The Mount Sinai Hospital has received national recognition for excellence in nursing for the third consecutive time from the American Nurses Credentialing Center’s (ANCC) Magnet Recognition Program®. At the same time, Mount Sinai Queens, the Queens campus of The Mount Sinai Hospital, received a first-time Magnet® designation, widely considered the highest recognition for nursing excellence.
Breast Cancer Awareness Month comes to us in October, a time when the cooling weather and change in seasonal produce lead us to reach for our favorite fall comfort foods. Spiced ciders, doughnuts, and pumpkin everything are a few of the season’s best indulgences, but as indulgences they should remain, or we’ll find ourselves entering the holidays with bloated stomachs and ill-fitting clothes.
Two world-class orthopaedists at the Mount Sinai Health System worked behind the scenes at the 2014 US Open, treating an array of health problems incurred by players at the popular tennis tournament, which ran from Monday, August 25, through Monday, September 8, in Flushing Meadows, Queens. The Mount Sinai Hospital is the official hospital of the US Open and the United States Tennis Association (USTA).
Ophthalmologists in Myanmar (also known as Burma), recently received their first modern medical eye education in decades from a delegation of nine renowned U.S. eye specialists, including Penny Asbell, MD, MBA, Director of Cornea and Refractive Services and Director of the Cornea Fellowship Program in the Department of Ophthalmology at Icahn School of Medicine at Mount Sinai.
A novel program implemented across the Emergency Department and all inpatient units at The Mount Sinai Hospital is being credited with helping the hospital achieve a three-year reduction in sepsis mortality.
The “Stop Sepsis Program” is based upon a project developed in 2011 by the Department of Emergency Medicine and the Division of Pulmonary, Critical Care and Sleep Medicine to enhance the early identification and management of patients with suspected sepsis, a condition that results from infection and can quickly become life-threatening when it impairs blood flow to organs.
A comprehensive outpatient Kidney Stone Center, which will offer patients new minimally invasive techniques and a holistic approach to prevention, will be the first of its kind in New York City when it opens this fall in two Manhattan locations.
The Center will be headed by Mantu Gupta, MD, who was recently named Director of Endourology and Stone Disease for the Mount Sinai Health System, Chair of Urology at Mount Sinai Roosevelt and Mount Sinai St. Luke’s, and Professor of Urology.
In the U.S., more than 9,000 fireworks injuries happen each year, with roughly 1 in 8 fireworks injuries harming the eyes. With Labor Day weekend celebrations approaching, Dr. Ronald C. Gentile, Professor of Ophthalmology and the Chief of Ocular Trauma Service at New York Eye and Ear Infirmary of Mount Sinai, wants to remind people of some eye health and fireworks safety tips.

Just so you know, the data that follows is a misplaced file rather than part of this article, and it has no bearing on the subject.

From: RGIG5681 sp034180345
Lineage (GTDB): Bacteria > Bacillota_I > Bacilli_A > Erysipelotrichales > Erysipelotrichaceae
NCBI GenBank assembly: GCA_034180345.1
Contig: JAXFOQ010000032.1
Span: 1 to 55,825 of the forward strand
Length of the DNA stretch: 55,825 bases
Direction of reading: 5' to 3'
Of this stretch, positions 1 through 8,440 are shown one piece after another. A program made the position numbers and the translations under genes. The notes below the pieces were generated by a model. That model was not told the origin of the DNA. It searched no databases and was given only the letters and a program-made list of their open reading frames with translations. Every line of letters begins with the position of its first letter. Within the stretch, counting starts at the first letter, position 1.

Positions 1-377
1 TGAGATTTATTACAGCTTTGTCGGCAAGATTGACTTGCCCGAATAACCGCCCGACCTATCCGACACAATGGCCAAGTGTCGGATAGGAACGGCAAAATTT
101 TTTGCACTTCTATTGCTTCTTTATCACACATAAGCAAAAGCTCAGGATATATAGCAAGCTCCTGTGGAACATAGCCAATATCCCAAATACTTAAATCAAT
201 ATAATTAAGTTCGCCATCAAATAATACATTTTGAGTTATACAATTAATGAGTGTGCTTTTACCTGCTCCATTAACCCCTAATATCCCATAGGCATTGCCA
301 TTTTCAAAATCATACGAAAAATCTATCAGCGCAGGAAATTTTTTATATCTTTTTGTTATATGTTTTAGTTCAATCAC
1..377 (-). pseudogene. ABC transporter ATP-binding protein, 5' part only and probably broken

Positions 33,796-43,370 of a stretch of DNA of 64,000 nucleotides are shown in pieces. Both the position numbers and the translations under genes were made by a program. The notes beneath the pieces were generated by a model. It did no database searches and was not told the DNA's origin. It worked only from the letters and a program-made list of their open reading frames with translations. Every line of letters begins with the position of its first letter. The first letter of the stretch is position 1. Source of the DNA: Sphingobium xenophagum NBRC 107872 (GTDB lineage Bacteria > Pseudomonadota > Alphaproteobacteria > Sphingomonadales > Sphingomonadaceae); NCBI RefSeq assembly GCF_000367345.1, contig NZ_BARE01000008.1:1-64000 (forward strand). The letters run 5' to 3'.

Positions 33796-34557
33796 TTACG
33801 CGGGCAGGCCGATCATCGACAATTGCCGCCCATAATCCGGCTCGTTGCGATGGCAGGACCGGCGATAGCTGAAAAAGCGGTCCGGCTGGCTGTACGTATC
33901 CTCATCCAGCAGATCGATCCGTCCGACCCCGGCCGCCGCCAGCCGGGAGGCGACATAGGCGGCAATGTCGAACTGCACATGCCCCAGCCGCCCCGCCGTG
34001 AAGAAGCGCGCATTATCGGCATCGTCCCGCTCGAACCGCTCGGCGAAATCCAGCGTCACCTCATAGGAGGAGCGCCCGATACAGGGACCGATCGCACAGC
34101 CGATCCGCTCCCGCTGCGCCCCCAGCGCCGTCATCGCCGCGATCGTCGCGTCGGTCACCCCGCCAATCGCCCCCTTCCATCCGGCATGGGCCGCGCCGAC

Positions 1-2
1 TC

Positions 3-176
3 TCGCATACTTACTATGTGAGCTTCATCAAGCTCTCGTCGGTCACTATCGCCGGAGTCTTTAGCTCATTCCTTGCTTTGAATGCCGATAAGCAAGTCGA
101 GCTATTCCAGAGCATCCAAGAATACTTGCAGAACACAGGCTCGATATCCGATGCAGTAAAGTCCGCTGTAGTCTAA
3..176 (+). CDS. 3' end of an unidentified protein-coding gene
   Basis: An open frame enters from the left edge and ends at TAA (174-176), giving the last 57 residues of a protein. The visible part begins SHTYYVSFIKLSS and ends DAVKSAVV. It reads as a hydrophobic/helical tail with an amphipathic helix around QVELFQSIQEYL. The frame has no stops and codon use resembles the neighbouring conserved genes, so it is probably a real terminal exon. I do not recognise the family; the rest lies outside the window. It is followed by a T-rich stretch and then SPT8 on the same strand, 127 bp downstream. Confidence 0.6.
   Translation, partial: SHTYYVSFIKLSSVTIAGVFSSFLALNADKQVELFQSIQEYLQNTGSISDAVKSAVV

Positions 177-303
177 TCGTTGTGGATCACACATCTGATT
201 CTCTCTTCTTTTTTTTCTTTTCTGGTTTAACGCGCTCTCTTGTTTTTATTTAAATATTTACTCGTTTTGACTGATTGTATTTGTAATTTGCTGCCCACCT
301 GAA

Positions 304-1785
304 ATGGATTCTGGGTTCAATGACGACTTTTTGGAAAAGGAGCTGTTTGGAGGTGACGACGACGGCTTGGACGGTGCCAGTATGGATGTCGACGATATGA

“Common fireworks and sparkler eye injuries include burns, lacerations, abrasions, retinal detachment, optic nerve damage and ruptured eyeball,” says Dr. Gentile. “And children are frequent victims of these injuries. As many as 30 percent of eye traumas caused by fireworks impact kids.”
With the US Open upon us, many of us are ready to start gearing up our tennis playing. However, you might ask yourself, are my knees and shoulders up for the challenge? Many of us might be scared of the dreaded rotator cuff injury and fearful of a scenario similar to that of Novak Djokovic prior to winning Wimbledon. Luckily, Djokovic did not tear his rotator cuff and with the right knowledge about the cuff, you can avoid serious injury as well.
Read Part I of my story at http://blog.mountsinai.org/blog/hepatitisc-treatment
My name is Andrew Styles and I have Hepatitis C. Hepatitis C is a liver infection caused by a virus. Hepatitis means inflammation of the liver, an organ that carries out over 500 functions that keep you healthy. I just successfully completed a new treatment for Hepatitis C (Hep C) and want to inspire others to get tested and treated. I was treated in the past with serious side effects, but this time was different.
Icahn School of Medicine at Mount Sinai has received a $3.8 million grant from the American Heart Association (AHA) to promote cardiovascular health through early education and intervention programs targeting high-risk children and their parents in Harlem and the Bronx.
Mount Sinai researchers will study the genes and lifestyles of 600 preschoolers and their parents or guardians who live in these communities, which are associated with high rates of obesity, cardiovascular disease, stroke, and type 2 diabetes. The investigators will track whether the interventions lead to healthier eating habits and additional exercise. They will also examine the participants’ DNA and RNA to understand how genetics plays a role in the development of cardiovascular disease.